Lebanon's Prime Minister Saad Hariri announced he was resigning on Tuesday, succumbing to the demands of protesters who have staged nationwide demonstrations for nearly two weeks, according to CNN.
The three-time prime minister has led a national unity government, which included some of his political adversaries, for less than two years. In recent months, the country saw rapid economic deterioration, ballooning debt and rising prices.
On October 17, the government proposed imposing a tax on Whatsapp calls, along with other austerity measures, sparking nationwide protests that paralyzed the country.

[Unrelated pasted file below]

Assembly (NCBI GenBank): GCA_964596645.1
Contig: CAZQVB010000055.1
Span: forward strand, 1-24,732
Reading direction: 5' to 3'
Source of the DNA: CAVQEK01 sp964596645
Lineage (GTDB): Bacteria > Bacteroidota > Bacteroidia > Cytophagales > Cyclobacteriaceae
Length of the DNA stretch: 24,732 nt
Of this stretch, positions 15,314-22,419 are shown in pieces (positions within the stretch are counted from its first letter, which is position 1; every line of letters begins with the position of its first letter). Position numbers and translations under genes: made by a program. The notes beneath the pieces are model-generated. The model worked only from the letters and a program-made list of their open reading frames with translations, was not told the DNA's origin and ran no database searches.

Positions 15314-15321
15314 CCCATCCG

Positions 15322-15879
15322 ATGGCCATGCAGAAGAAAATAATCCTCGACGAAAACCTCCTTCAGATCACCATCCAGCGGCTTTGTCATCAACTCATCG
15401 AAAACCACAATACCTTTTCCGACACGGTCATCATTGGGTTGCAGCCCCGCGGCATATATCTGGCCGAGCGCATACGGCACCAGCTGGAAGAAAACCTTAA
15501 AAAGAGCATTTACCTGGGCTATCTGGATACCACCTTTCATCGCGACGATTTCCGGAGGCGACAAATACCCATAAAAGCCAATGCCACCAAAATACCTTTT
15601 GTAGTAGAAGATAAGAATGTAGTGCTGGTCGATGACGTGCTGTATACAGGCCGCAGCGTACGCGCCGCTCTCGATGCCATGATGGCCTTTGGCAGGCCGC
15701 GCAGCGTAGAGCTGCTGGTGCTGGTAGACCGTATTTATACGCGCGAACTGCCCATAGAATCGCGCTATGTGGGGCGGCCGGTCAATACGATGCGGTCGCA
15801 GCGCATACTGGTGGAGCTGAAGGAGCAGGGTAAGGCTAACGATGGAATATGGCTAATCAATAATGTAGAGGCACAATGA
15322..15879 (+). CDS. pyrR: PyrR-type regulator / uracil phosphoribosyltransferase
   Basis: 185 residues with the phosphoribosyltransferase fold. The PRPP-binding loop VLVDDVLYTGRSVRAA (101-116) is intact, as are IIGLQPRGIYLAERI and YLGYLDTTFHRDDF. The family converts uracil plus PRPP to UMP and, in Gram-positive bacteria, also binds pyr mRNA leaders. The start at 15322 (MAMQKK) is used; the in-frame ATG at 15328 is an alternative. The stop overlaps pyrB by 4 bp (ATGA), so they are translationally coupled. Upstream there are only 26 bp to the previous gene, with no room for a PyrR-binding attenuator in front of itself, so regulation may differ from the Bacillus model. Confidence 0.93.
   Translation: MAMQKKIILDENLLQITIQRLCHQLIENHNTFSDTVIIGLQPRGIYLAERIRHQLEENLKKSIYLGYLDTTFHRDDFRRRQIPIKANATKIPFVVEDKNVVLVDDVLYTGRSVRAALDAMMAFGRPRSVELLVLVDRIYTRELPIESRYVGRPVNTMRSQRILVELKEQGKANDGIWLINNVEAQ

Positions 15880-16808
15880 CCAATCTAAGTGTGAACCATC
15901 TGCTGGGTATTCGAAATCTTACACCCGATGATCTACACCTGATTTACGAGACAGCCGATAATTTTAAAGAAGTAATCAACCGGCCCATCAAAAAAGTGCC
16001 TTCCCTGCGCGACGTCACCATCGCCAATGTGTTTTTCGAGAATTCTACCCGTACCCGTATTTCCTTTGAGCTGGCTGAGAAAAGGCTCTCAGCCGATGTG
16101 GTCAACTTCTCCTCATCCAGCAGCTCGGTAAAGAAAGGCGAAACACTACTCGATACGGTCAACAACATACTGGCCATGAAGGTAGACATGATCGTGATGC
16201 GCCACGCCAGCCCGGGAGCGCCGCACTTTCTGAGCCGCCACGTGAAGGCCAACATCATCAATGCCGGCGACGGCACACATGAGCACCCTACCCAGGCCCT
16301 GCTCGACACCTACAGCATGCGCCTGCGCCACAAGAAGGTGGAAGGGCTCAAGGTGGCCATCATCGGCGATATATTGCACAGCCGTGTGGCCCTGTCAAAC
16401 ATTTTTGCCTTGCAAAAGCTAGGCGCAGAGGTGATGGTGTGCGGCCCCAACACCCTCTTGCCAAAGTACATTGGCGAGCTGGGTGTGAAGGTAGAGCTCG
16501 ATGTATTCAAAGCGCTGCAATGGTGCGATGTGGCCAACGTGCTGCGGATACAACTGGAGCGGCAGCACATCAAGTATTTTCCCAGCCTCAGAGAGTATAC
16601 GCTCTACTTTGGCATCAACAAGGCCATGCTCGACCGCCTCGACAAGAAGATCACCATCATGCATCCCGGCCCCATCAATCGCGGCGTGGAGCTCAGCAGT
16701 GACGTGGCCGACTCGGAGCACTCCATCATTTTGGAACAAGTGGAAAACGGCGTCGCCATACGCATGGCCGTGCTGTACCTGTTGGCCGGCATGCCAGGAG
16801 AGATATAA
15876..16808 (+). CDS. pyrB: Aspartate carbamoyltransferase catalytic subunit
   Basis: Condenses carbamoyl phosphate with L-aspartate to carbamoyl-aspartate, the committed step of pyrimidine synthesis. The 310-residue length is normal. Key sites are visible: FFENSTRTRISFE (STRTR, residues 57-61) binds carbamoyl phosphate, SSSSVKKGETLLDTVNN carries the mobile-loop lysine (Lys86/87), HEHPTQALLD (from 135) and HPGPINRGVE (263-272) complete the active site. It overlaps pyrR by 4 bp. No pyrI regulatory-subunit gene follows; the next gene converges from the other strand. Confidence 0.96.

Lebanon has been under lock-down since the protests began. Banks and schools have been closed for 12 days, while protesters blocked major routes throughout the tiny eastern Mediterranean nation.
"I can't hide this from you. I have reached a dead-end," Hariri said in his resignation speech.
"To all my political peers, our responsibility today is how to protect Lebanon and to uplift the economy," he added. "Today, there is a serious opportunity and we should not waste it."
Scores of protesters in downtown Beirut cheered as Hariri announced his departure. At their peak, hundreds of thousands of people took to the streets to protest government corruption on Sunday.
Over the last week, protests have dwindled in number, concentrating on road closures on the country's main routes as the economic crisis has deepened.